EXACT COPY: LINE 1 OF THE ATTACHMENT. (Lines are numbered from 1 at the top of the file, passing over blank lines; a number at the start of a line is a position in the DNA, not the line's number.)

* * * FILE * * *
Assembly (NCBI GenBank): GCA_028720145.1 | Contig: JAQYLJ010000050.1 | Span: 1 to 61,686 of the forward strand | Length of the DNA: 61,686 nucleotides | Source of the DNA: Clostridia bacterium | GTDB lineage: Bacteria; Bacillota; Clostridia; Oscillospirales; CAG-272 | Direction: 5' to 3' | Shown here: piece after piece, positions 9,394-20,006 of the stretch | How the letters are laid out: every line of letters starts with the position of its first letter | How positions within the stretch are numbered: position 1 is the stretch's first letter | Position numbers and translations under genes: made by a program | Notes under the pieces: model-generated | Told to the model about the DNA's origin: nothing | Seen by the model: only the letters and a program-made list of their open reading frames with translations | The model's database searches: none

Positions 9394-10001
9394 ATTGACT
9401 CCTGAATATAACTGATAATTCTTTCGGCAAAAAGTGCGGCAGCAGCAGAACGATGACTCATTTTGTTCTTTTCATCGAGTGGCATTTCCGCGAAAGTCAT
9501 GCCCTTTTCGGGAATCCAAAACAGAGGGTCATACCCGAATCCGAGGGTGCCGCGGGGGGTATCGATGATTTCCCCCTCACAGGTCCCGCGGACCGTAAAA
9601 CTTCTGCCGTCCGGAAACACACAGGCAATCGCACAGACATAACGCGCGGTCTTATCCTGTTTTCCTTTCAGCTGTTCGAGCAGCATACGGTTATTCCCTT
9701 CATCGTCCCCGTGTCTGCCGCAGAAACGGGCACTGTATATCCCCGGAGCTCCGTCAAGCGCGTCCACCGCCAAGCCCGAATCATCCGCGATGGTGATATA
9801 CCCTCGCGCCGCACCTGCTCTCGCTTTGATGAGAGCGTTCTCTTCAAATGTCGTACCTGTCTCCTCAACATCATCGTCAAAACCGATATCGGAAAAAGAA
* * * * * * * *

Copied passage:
Assembly (NCBI GenBank): GCA_028720145.1 | Contig: JAQYLJ010000050.1 | Span: 1 to 61,686 of the forward strand | Length of the DNA: 61,686 nucleotides | Source of the DNA: Clostridia bacterium | GTDB lineage: Bacteria; Bacillota; Clostridia; Oscillospirales; CAG-272 | Direction: 5' to 3' | Shown here: piece after piece, positions 9,394-20,006 of the stretch | How the letters are laid out: every line of letters starts with the position of its first letter | How positions within the stretch are numbered: position 1 is the stretch's first letter | Position numbers and translations under genes: made by a program | Notes under the pieces: model-generated | Told to the model about the DNA's origin: nothing | Seen by the model: only the letters and a program-made list of their open reading frames with translations | The model's database searches: none